MERE CHILD’S PLAY
After reading “The Big Debacle at Buist” (News, Nov. 23), I was surprised to discover I know one of the students involved. My daughter was best friends with the girl’s big sister when she attended Buist five years ago. I asked my daughter if she’d heard about the incident and she had. “Guess who it was?” I asked. When I told her, her jaw dropped and her eyes got big. Then she laughed. There’s no way she could hurt anyone.
I feel sorry the mother has had to go through all this. She is a bright, very kind person, and has seen one daughter through Buist who has excelled awesomely. (Dist. 20 Constituent Board Chair) Marvin Stewart is just an ass. (Buist Principal) Mrs. Ballard’s brain must have left the building. I despise this type of fear and paranoia that terrifies people into behaving like they must police every situation, and mere child’s play is made into some terrifying nightmare.
ARTS IN SCHOOLS
In Response to Mr. Goldsmith’s “Facts for Facts Sake” (Nov. 30, Letters) regarding Patrick Sharbaugh’s “State of The Arts” (Unscripted, Arts, Oct. 26), the numbers Mr. Goldsmith wrote about of students involved in the arts are impressive, however, I believe not enough opportunities are out there in the schools.
As an artist and parent myself, I find it difficult to see what art programs are available in the public schools. There are a lot of families missing out on art in the schools’ meager programs. Maximum capacity in the art and magnet schools with limited seats available to the select few fuels this problem. Sure, there is an art class at my daughter’s school, and a music class. I am grateful for her art teacher. However, I wonder what would it be like to be the only art teacher for an entire middle school? I imagine a school that size should have two or three art teachers. Compared to the School of the Arts, where creativity is a way to educate, enlighten, and facilitate growth in a child through art, our public schools are lacking, and yes, “deplorable.” For most, it probably means art getting put on the back-burner of life, and eventually, if not encouraged by someone, art in our children’s world may not happen at all. For the rest of us, being proactive with the arts is an added challenge but welcomed regardless because our children grow so fast. As Pablo Picasso said, “Though every child is an artist, the problem is how to remain an artist once he grows up.”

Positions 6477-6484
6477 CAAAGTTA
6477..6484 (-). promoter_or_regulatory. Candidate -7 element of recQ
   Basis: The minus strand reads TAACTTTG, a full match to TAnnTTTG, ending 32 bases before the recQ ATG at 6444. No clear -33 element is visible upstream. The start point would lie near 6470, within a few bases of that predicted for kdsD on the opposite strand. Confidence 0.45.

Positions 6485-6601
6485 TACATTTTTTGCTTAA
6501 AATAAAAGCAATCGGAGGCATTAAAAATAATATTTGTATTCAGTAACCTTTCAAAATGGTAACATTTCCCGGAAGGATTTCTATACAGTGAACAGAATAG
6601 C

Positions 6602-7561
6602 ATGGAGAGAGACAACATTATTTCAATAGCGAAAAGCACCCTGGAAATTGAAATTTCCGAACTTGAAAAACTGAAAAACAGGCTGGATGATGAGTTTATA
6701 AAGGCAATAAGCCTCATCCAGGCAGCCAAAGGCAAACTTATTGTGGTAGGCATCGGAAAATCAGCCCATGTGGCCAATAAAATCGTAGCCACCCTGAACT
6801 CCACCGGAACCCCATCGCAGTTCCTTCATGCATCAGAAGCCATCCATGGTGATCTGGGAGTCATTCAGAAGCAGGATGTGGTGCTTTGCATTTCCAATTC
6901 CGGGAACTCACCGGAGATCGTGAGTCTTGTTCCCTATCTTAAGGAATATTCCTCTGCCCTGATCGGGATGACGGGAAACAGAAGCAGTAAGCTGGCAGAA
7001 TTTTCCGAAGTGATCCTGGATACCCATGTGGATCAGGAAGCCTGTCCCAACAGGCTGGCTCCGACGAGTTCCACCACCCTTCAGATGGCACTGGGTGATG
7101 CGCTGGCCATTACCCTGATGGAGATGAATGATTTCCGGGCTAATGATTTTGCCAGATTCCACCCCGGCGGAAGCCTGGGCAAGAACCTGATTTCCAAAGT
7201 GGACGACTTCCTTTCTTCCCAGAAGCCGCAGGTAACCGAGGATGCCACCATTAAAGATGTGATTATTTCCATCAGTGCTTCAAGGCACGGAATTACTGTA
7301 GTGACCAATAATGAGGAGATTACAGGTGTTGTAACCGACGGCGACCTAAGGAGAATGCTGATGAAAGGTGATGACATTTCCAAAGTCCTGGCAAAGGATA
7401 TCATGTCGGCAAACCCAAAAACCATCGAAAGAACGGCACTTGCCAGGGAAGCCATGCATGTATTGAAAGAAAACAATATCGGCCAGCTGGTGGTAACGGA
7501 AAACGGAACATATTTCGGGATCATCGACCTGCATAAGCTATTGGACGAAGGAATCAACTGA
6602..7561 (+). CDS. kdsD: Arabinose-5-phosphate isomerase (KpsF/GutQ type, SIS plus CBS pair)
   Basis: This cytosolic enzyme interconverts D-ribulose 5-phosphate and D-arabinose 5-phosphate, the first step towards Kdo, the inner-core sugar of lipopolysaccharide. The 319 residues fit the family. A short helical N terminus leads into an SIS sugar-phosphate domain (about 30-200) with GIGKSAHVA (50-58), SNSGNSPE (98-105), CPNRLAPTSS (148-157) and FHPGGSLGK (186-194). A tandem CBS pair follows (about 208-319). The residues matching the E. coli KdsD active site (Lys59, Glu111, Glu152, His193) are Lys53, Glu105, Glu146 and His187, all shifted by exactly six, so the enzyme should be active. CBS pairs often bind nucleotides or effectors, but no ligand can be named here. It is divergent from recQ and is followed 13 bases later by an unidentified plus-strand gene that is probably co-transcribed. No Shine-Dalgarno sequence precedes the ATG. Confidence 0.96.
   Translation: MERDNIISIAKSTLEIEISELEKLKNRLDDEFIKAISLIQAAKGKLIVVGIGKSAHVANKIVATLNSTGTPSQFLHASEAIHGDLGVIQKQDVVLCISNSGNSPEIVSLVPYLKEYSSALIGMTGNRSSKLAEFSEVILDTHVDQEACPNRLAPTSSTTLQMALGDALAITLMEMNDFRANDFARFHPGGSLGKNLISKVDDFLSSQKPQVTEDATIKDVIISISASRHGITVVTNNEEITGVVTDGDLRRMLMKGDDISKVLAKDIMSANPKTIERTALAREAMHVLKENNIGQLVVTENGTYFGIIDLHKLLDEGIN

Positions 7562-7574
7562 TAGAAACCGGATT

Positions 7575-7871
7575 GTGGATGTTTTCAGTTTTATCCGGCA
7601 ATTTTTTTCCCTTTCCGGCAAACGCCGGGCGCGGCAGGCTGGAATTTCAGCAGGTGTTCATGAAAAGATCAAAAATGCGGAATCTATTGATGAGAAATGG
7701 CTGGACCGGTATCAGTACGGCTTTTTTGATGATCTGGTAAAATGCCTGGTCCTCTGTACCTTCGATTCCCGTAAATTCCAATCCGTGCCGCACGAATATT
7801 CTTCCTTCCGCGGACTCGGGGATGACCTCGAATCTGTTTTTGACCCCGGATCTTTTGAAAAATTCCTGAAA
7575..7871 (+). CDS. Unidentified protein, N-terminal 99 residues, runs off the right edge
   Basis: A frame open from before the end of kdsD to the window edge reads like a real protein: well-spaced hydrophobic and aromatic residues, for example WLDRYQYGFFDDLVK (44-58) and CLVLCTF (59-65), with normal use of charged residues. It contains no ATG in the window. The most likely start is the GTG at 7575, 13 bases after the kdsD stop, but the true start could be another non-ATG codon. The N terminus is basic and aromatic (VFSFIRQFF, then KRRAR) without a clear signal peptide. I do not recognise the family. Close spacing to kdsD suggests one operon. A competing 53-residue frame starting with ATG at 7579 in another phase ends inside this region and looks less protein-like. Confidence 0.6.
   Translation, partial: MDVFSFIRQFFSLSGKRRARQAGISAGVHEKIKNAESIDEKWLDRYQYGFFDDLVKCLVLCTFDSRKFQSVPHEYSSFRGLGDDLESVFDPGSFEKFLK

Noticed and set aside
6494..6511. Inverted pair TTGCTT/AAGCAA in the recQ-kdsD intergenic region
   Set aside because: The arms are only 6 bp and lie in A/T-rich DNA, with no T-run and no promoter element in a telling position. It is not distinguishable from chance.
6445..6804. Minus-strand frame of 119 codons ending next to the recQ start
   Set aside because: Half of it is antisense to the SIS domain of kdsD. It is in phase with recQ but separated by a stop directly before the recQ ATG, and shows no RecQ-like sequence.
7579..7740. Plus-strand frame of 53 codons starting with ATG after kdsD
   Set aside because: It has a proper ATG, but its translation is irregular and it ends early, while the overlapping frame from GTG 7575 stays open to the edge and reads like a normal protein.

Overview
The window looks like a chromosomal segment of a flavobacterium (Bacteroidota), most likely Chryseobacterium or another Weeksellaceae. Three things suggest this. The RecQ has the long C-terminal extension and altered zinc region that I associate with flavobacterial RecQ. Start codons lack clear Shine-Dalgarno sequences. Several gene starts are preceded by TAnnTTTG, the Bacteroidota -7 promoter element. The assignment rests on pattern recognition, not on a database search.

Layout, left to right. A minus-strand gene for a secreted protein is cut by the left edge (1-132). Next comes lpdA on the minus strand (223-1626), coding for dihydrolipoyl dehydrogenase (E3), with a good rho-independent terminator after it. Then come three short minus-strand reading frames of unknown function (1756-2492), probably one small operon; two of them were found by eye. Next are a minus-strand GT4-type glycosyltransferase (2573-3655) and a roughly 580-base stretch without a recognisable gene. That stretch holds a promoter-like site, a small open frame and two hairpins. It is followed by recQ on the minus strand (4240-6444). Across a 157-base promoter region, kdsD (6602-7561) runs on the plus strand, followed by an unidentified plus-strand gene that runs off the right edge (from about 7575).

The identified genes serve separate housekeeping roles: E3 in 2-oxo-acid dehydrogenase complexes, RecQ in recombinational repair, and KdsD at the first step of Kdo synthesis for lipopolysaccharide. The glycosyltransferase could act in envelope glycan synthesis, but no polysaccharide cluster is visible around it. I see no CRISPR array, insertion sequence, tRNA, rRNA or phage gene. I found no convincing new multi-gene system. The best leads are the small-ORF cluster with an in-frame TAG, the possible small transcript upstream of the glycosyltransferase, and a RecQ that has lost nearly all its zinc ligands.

BURNING DOWN THE HOUSE
Much has been written, published, and propagated regarding the proposed Clemson Architecture Center in Charleston for George Street. Most recently we heard from Pat Jones, president of the Historic Ansonborough Neighborhood Association (HANA). Mrs. Jones is concise and careful to point out Clemson University’s “insensitivity” to the neighborhood while requesting respect for its residents, facts, and due process.
I am in full agreement with Mrs. Jones in that the residents should serve as a large part of this critical process if the realization of this center is to move forward. Whether these residents participate with open minds or adverse predispositions is, however, a whole other matter.
I detected little respect in Mrs. Jones’ referring to Clemson’s support at the Nov. 7 BAR hearing. At this meeting, I was the very first to speak in favor of the design of the school after what seemed like 20 negative opinions. In fact, I was only able to make my own opinion heard after the board chairwoman quieted down an Ansonborough resident who began speaking above me.
I am a proud alumna of Clemson’s School of Architecture (May 2003) and of the Clemson Architecture Center in Charleston (Fall 2001). After having been raised in the Lowcountry, I feel not only entitled, but empowered to be one of the few Charleston residents to stand up to the staunch opposition for this school — because at Clemson, they did not teach their students to sit quietly at the back of the classroom.
Michelle Bellon Smyth
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